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Are the temperature control systems on the 12V cabin battery, or on the traction battery?

If they are on 12V, then a possible range-adding hack, especially during winter, might be to move those range-robbing systems to a hacked lithium-based 12V system, separately charged. The system could be sized based on a few amp measurements, large enough to get you to the end of the potential range on the added batteries.

Anybody know what voltage those systems are using?
 

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The heater core and the air conditioning compressor run on the high-voltage traction battery power. Running a thousands-of watts heater on 12 volts would be highly impractical as it would have to draw hundreds of amps at that voltage - the AC compressor similarly! The heater/AC blower runs on 12 (actually at least 13.2 to be nit-picky) volts, and, like IC engine cars, the heated seats (which use much less energy than an air-heater) are 12 volt. That is why heated seats are so nice an option for efficient winter driving in a EV.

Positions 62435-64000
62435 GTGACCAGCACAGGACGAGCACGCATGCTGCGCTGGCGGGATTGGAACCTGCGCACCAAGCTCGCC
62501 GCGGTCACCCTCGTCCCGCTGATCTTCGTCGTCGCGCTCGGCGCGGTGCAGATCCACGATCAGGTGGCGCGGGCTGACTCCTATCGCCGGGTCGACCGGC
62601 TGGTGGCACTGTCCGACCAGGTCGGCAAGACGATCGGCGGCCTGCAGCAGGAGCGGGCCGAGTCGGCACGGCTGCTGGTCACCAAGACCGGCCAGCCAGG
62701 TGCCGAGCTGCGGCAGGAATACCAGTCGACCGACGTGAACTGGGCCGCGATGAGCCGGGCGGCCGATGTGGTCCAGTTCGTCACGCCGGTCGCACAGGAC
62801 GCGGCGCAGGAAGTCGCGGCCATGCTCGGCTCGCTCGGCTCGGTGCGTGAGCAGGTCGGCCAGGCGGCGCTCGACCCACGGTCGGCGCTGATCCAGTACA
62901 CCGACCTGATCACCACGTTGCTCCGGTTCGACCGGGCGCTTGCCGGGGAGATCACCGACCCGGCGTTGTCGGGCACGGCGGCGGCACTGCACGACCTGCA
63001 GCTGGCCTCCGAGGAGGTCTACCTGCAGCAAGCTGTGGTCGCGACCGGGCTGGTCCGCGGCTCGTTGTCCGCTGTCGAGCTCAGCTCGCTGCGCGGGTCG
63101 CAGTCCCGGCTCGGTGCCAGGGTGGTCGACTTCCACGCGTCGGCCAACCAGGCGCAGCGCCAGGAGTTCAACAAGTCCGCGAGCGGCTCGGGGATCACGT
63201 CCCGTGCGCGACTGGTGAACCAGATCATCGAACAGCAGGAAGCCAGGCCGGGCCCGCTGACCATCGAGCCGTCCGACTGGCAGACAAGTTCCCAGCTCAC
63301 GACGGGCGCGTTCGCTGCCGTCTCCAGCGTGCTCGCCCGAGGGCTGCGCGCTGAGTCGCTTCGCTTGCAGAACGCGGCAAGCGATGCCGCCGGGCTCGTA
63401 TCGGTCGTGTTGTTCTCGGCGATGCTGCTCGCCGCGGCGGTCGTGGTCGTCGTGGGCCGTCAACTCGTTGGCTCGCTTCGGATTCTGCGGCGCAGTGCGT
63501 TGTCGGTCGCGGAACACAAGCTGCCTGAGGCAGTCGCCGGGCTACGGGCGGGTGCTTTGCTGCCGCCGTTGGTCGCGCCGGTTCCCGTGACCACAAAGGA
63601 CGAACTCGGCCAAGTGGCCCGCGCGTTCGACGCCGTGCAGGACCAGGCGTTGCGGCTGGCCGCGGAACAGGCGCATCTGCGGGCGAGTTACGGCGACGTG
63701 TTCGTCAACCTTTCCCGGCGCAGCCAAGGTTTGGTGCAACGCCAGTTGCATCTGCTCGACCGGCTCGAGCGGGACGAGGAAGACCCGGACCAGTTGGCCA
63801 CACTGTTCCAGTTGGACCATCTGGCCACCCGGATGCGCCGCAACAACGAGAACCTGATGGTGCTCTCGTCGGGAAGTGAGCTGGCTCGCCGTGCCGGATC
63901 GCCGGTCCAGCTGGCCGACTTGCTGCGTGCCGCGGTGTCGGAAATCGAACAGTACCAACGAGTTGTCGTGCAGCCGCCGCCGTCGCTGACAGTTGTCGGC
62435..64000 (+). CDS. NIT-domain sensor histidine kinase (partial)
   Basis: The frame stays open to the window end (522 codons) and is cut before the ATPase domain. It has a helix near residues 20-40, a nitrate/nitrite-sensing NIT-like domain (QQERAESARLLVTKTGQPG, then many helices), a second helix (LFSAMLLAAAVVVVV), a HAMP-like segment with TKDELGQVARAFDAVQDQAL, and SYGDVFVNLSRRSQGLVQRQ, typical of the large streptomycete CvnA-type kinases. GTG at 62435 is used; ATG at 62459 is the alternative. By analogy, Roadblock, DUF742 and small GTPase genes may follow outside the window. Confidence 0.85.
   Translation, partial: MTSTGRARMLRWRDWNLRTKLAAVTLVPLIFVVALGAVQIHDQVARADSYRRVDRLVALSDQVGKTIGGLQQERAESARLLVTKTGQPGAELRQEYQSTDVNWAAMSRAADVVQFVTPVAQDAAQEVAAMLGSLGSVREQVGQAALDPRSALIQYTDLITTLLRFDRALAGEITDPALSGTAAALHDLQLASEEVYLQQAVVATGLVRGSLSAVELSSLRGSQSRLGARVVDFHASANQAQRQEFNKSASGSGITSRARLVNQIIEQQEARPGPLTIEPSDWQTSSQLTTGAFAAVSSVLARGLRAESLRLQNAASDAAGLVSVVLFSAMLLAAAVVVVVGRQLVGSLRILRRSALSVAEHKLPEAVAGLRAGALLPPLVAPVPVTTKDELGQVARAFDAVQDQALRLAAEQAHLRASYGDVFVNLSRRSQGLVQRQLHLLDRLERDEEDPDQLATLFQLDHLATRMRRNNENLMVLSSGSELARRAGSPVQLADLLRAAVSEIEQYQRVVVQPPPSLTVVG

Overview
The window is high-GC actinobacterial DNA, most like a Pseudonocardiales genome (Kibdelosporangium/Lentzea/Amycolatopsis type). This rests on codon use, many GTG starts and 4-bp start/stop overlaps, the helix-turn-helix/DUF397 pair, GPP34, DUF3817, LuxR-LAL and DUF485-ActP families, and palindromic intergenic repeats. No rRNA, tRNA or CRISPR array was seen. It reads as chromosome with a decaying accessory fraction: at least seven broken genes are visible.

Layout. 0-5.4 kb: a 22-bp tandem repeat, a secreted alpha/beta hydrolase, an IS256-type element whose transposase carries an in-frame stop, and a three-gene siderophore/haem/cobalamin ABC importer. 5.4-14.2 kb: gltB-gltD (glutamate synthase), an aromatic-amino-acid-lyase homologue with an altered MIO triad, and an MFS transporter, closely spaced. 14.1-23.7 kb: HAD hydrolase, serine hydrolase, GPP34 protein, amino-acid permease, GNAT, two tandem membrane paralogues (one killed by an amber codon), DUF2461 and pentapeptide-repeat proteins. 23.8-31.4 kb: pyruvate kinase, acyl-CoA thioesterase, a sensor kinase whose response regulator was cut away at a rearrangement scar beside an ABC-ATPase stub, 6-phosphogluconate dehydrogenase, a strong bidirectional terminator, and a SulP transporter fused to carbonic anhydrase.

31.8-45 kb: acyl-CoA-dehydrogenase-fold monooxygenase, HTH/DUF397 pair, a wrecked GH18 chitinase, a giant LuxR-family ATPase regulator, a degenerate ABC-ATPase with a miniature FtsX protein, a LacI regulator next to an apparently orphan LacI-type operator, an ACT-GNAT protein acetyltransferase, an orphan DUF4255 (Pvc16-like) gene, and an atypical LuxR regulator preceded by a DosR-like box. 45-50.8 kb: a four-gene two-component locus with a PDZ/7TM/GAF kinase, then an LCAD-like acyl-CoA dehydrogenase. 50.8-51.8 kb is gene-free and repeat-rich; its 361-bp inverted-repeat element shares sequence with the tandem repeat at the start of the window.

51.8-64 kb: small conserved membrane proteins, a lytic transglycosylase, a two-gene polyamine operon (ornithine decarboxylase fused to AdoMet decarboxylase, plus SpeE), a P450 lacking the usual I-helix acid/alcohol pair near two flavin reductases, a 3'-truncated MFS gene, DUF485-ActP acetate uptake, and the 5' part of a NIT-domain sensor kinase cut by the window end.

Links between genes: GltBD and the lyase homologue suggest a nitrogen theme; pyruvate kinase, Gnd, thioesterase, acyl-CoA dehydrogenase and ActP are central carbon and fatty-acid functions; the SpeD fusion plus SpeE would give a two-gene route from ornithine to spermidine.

You can always tell what has high voltage in any EV becasue the wires are clad in bright orange.
 

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For winter driving, when I select 'automatic' it turns on the AC, is that normal or should I deselect that? It seems to heat things up pretty quickly but it doesn't seem intuitive to put AC on when it's -5 outside...

Cheers.
 

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The use of AC to dry the air isn't needed. The heating of outside air knocks the humidity way down a defogs/defrosts the windshield fine. I never even has a car with AC for decades and the heater worked fine on the worst days. Most IC engine cars will cycle the AC on an off when using the heat, but I disable it in winter to help the fuel economy a bit.

My Smart does not have any "automatic" setting.
 
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